Multistate action settles charges of continuing education fraud

Multistate action settles charges of continuing education fraud
Written by Publishing Team

More than 440 loan officers have settled charges by 44 government agencies that they fraudulently fulfilled the continuing education requirements upon which their licenses are based under state and federal law.

All participating LOs worked with Real Estate Educational Services in Carlsbad, California, a company owned by Danny Yen, a local real estate agent. He and other REES directors face separate administrative enforcement actions by officials in California, Maryland and Oregon for alleging that they issued fake certificates or took classes at other providers on behalf of loan officers.

The action will result in a total of $1.2 million in loan officer fines and the individuals involved will pay $1,000 in each state where they hold a license, according to the Conference of State Bank Supervisors, which oversees the national multi-state licensing system, the LO registry. 42 countries participated in the settlement.

“NMLS uses verification technology to make sure that the person who was supposed to take the course actually did. Through the verification process, it was determined that hundreds of mortgage loan originators did not take the courses,” said Ed Gill, Senior Deputy Commissioner for the NML Management Financial Protection and Innovation in California.

This settlement is a reminder that officials who oversee an NMLS established under the Safe and Fair Enforcement of Mortgage Licensing Act monitor the fulfillment of Vocational education requirements And Other criteria For non-banks in the industry. The current action comes almost exactly two years later settled with the accused who allegedly misused and copied questions from the NMLS exam.

“The state system will not allow bad actors to circumvent laws that have been enacted to protect consumers, and we will remain vigilant in enforcing the principles of SAFE Act,” said CSBS President and Montana Banking Commissioner Melanie Hall.

Loan officers participating in the current settlement will need to relinquish their licenses for a three-month “cooling off” period. In addition, they will need to enroll in 20 hours of pre-licensing education, eight hours of continuing education, and any other training they may be scheduled to receive, state officials who spoke at a CSBS press conference said for attendees.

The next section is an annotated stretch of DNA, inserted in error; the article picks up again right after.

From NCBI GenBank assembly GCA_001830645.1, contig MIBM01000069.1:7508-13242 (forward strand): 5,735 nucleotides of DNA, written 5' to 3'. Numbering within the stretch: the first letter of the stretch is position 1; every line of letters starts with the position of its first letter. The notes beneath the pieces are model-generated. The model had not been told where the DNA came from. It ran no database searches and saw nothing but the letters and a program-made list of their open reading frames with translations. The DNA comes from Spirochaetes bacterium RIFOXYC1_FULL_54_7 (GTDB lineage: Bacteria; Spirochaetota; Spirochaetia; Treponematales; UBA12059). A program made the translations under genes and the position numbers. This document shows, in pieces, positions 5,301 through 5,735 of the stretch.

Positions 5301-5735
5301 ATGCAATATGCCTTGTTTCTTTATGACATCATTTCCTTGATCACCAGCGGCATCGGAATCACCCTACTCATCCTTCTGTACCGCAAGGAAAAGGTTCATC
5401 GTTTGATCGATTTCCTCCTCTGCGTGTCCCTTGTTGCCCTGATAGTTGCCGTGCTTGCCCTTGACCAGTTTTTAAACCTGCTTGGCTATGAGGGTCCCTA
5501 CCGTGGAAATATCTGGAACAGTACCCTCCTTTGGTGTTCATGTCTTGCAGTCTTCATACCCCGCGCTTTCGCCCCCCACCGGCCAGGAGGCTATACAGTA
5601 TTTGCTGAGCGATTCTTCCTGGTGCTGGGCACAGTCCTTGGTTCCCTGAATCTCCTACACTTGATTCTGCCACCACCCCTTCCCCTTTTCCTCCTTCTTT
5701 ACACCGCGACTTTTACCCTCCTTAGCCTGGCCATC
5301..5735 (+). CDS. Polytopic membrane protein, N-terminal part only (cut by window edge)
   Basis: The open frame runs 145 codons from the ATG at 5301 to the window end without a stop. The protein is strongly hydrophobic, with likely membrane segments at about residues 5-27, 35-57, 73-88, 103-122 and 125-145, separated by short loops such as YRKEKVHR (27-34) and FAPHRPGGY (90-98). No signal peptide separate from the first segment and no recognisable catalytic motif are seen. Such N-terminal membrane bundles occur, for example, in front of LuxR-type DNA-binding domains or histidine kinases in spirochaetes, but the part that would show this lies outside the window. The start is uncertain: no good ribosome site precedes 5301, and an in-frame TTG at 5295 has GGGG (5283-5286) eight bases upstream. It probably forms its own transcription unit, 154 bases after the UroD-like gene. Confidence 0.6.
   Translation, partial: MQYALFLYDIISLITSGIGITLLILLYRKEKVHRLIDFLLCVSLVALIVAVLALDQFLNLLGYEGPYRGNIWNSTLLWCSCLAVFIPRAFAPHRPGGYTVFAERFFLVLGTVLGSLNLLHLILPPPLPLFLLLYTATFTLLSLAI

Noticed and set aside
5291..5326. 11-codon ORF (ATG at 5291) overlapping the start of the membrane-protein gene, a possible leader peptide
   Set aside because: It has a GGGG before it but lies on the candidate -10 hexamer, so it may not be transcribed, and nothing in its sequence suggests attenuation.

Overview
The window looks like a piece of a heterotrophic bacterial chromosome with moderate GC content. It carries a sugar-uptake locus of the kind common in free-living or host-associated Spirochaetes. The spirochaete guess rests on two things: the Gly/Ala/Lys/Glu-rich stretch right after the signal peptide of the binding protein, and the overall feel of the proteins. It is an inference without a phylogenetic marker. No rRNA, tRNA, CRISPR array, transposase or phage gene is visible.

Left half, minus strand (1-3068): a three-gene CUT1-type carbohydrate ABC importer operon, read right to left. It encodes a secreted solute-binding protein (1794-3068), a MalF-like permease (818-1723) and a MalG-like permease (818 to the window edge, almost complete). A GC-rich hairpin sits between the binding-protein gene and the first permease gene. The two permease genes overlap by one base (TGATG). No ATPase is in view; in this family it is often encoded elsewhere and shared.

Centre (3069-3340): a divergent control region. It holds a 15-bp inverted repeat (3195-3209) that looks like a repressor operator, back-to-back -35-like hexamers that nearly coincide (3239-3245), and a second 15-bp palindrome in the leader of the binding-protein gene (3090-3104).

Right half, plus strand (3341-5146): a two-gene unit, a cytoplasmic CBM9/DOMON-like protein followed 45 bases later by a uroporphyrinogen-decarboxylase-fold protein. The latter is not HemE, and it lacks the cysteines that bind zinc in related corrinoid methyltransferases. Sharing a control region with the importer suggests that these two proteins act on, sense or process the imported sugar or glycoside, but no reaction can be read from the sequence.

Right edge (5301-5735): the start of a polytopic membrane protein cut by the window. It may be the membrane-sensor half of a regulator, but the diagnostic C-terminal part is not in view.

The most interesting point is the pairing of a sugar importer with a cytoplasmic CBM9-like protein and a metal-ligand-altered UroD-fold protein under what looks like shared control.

The settlement stems from incidents that occurred between 2017 and 2020. So far, company-wide action has generally only been taken against individual owners who may have been loan officers involved in the alleged fraud, and the mortgages in question are considered valid, according to CSBS.

“There was no indication of consumer harm here,” said Blaine Noblet, senior advisor to the California Department of Financial Protection and Innovation. California led enforcement action.

Noblet said about 600 single contacts across the country working for a variety of lenders have been implicated in falsifying their professional education requirements due to involvement with REES, and that those who do not settle could face license revocation.

“The intent of the task force is to turn over all evidence to the states so that the appropriate states can take disciplinary action against those individuals who have not settled,” Noblet said, noting that these states so far include California, Florida, North Carolina and Oregon. and Texas.

Yen holds a license issued by the California Department of Real Estate and was a DRE approved course provider. Noblet said both approvals are currently subject to revocation procedures.


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